Five Scenes from Vienna
A roundtable at Rundbar. Kollektiv Peternell. Glacis Beisl. Schrammel 2.0. And more reports from around Vienna, the key waypoint for central European wine exploration.
Hello from post-salon hibernation! I was on the road throughout Europe for much of January and early February, attending wine salons in Tabor (Czech Republic), Montpellier, Auvergne, and the Loire. But this dispatch concerns Vienna, where in January my friends at natural wine hotspot Rundbar (often stylized “R&Bar”) kindly hosted a soirée to promote The World of Natural Wine.
Joining me in Vienna via train from Paris, or so I thought, was to have been my friend Ian, a German film scholar. He’d suggested an ambitious list of museums to visit. I made us lunch reservations. He’d be there by noon, he texted. It was a surprisingly short journey! he added, before realizing he was seated on a train headed to the wrong Vienna, which is to say, Vienne, France, a Rhône river town south of Lyon known for a few Roman ruins.
Oh well, I texted back. There will be other occasions.
THE KEY WAYPOINT
As the acclaimed Karakterre natural wine salon has underlined in recent years, the Austrian capital has emerged as the key waypoint for exploring central Europe’s increasingly dynamic natural wine communities. An hour south is the lakeside region of Burgenland. The nation’s pioneering natural wine enclave in Styria is a few hours’ drive west. Even closer are borders with viticultural regions in Slovakia and Hungary. On this occasion, my destination was a short drive north across the Czech border in Moravia. (On which more next issue.)
Vienna’s own natural wine scene is by turns vibrant and entertainingly bourgeois. For a visitor, dining out has none of the grim comedy it does in, say, Germany; appetites seem marginally more sensual in Austria; flavors are bright. Natural wine finds marquee placement at swank establishments ranging from traditional institution Glacis Beisl, to the slightly arch gastronomic wine bistrot MAST, to the labyrinthine, youthful cocktail terrace of Bruder.
After over a decade roaming parsimonious rural France, I find the manifest, forward-thinking luxury of the Austrian natural wine scene very refreshing - from the baroque restaurants, to the well-appointed wine estates, right down to the atypical (albeit relative) savvy of the Austrian Wine Marketing Board. The ensemble is usually sufficiently dazzling for me to avoid dwelling upon the ramifications of the vast transfer of wealththat occurred during World War II, when Austria dispossessed and largely eliminated its Jewish population, actions for which the government conspicuously avoided acknowledging guilt - or paying any reparations - until well into the 1990s.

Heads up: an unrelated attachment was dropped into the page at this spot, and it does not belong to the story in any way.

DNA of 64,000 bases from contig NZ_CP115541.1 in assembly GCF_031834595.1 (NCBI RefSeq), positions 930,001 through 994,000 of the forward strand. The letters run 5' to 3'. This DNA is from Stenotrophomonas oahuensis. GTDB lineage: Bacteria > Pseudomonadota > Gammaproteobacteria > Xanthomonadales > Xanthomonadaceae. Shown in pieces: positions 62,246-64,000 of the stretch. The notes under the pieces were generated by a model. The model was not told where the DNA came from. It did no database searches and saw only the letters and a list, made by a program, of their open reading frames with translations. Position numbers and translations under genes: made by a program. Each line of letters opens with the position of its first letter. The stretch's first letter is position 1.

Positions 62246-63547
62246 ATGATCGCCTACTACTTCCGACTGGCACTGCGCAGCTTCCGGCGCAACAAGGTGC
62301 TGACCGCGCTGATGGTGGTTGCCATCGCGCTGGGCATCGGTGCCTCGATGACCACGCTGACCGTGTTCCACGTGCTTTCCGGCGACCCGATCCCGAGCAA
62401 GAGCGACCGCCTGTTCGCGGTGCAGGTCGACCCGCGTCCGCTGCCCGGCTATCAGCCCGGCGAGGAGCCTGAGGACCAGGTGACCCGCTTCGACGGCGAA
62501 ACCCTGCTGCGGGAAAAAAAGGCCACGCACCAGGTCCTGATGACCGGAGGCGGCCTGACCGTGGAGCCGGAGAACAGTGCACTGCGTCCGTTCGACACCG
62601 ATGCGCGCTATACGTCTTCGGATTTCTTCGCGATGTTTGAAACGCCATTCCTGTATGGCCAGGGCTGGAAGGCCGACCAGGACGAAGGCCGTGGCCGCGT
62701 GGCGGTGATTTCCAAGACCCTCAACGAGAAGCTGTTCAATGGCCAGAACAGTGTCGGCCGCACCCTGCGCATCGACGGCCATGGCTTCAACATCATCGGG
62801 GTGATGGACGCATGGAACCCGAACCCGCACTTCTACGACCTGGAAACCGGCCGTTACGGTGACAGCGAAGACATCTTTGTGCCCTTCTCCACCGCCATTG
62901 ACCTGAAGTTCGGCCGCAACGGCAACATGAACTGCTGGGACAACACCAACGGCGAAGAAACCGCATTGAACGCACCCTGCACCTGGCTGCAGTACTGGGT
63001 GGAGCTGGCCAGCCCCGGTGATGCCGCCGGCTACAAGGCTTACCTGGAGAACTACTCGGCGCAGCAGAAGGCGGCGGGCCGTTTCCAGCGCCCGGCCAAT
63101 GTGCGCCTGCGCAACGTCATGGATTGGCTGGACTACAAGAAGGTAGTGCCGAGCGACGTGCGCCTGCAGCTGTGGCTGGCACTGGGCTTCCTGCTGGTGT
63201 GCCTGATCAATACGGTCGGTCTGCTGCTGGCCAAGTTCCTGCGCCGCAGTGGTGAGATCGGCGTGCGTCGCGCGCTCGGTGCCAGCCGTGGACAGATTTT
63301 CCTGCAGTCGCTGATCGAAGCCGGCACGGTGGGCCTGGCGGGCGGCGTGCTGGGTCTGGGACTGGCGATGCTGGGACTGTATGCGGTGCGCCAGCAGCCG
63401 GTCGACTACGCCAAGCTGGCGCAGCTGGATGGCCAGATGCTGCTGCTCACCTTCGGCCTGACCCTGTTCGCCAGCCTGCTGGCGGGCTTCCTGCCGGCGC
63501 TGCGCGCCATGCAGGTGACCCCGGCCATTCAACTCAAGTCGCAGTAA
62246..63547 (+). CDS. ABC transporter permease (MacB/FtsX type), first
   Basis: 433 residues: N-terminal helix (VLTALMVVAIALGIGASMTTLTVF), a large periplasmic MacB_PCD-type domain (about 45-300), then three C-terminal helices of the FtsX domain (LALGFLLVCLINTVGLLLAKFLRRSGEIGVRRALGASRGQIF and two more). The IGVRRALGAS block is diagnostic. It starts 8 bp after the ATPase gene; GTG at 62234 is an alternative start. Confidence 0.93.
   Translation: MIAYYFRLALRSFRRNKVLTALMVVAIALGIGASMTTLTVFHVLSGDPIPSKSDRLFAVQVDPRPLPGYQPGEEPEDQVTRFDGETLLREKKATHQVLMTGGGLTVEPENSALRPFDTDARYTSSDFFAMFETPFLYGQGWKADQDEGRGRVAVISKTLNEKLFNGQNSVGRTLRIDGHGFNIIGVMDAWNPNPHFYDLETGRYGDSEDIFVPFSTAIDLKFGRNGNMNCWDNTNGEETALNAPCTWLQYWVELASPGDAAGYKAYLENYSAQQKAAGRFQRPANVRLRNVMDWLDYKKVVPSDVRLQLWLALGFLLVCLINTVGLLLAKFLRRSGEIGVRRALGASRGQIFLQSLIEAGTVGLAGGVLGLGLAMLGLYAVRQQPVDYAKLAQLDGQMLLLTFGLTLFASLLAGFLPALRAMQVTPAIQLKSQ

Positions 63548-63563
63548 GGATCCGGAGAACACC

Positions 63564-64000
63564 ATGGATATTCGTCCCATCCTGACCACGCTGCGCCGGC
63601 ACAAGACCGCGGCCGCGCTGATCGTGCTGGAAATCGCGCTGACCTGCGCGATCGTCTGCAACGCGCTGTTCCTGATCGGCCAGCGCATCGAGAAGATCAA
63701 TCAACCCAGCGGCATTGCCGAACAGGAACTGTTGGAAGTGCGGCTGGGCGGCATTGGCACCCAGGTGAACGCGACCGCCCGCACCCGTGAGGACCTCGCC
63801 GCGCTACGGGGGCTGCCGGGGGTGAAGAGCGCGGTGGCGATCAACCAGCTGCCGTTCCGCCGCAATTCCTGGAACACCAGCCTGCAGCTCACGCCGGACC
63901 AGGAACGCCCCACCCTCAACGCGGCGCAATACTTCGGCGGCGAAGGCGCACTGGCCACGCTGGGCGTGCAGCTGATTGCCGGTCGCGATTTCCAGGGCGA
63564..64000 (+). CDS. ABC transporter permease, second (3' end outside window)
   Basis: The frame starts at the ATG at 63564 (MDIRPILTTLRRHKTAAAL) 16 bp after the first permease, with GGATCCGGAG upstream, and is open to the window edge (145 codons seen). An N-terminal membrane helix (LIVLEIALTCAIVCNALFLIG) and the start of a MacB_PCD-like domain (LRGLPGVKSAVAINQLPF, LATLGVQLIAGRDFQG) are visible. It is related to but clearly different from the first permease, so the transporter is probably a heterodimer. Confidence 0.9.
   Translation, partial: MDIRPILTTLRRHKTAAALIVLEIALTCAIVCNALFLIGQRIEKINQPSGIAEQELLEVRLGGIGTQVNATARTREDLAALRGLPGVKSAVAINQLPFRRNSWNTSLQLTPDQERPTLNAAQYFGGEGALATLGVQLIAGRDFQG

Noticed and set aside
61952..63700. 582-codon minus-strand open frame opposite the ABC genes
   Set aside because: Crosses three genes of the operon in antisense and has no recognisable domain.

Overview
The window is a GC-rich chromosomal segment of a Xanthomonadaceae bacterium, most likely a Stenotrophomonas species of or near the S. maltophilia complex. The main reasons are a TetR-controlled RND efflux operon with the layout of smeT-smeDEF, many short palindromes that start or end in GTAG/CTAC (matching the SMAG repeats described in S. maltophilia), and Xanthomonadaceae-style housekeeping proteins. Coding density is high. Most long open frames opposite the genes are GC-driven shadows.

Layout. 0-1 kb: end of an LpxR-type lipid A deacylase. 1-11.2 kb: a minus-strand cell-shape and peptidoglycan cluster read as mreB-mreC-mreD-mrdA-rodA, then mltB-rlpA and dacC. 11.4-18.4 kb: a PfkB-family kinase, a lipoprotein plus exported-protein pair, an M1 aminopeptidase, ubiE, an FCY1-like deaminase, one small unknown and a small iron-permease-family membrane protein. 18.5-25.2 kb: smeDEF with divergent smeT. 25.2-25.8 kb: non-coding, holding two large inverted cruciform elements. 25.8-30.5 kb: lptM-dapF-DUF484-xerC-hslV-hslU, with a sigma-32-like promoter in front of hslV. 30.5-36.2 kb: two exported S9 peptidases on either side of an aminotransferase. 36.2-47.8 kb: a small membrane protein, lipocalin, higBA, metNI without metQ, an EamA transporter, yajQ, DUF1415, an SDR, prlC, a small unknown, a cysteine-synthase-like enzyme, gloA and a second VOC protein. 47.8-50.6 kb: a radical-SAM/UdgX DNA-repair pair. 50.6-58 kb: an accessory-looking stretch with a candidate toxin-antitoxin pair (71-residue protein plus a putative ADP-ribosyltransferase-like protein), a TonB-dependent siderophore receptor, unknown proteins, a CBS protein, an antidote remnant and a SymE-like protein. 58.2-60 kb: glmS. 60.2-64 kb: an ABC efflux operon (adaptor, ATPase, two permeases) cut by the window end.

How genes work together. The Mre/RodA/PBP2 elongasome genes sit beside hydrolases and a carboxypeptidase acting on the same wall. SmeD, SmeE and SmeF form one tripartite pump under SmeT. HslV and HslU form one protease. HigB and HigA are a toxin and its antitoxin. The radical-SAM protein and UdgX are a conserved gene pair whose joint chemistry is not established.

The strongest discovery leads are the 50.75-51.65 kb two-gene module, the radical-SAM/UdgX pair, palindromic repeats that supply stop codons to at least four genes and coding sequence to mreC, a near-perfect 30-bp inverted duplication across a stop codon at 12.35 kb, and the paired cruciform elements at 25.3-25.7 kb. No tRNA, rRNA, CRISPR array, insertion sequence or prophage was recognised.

IN THE SHADOW OF VIENNA
The very strength of the Viennese economy - and a generation’s consequent neglect of small-scale winemaking traditions in the city’s immediate vicinity - has created opportunities for the two young wineries profiled in this mini-issue.
In Petronell-Carnuntum, southeast of the city, the well-traveled upstarts behind Kollektiv Peternell were able to acquire a series of old cellars and small-scale winemaking equipment for “peanuts,” as Kollectiv member (and Rundbar manager) Dave Ferris puts it. Meanwhile, in the Weinviertel, Daniel and Nicole Schrammel make their tiny production of grüner veltliner, merlot, saint laurent, roesler, and zweigelt in a village-adjacent warren of private family cellars that has largely gone to seed. Vienna is close enough for Daniel to maintain a day job with a consultancy in the city.
“It’s good, because without need for economical thinking, we can do whatever we want,” he says. “The point is to be totally free.”
I’ll have more to report soon on natural wine further north in Moravia, and further south in Burgenland. In the meantime, here are FIVE SCENES FROM VIENNA - and two from the Côte d’Azur:
A cellar visit with KOLLECTIV PETERNELL, the globetrotting young winemaking trio whose stellar négociant work represents the unlikely nexus between the natural wine cultures of CATALONIA, PROVENCE, and BURGENLAND.
A natural wine ROUNDTABLE at RUNDBAR, featuring commentary from STEPHANIE TSCHEPPE-ESELBOCK of GUT OGGAU, MARIA KOPPITSCH, DAVE FERRIS of KOLLEKTIV PETERNELL (and Rundbar), and MORITZ HERZOG of natural wine importer WEINSKANDAL (and Rundbar). (No paywall.)
TEN QUESTIONS for PAUL BODNER, owner and wine director of expansive Museumsquartier natural wine institution GLACIS BEISL.
A gloriously ANARCHIC MEAL on the terrace of LABYRINTHINE cocktail and natural wine bar BRUDER. (No paywall.)
A VINEYARD VISIT with WEINVIERTEL vigneron DANIEL SCHRAMMEL of SCHRAMMEL 2.0, who bring a miniaturist’s precision to their glowy GRUNER VELTLINER.
A DELECTABLE DINNER at COTE D’AZUR natural wine destination JEANNE in ANTIBES. (No paywall.)
An INTERVIEW with PAUL SCHUSTER of KOLLEKTIV PETERNELL and JEANNE, on his unlikely path to life in ANTIBES.
Lastly, for those inclined towards audio, here’s a recent podcast appearance with my fellow Paris by Mouth contributor Emily Monaco on her show, Navigating the French. We discuss the various flavors and implications of the French word “nature.”
Danke schön for reading, as always!
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“The reports of expropriation of property” from Austria’s Jewish communities, writes Austrian jurist Clemens Jabloner, chairman of the Austrian Historical Commission, in a 2007 essay, “and the techniques of that expropriation and fleecing convey a harrowing picture of a huge enterprise of what today one would call ‘organized crime.’” Later he adds, for emphasis: “To rob some 200,000 Jews is quite an undertaking, something like the entire population of the city of Graz.” (“Scholarly Investigation and Material Compensation: The Austrian Historical Commission at Work.”)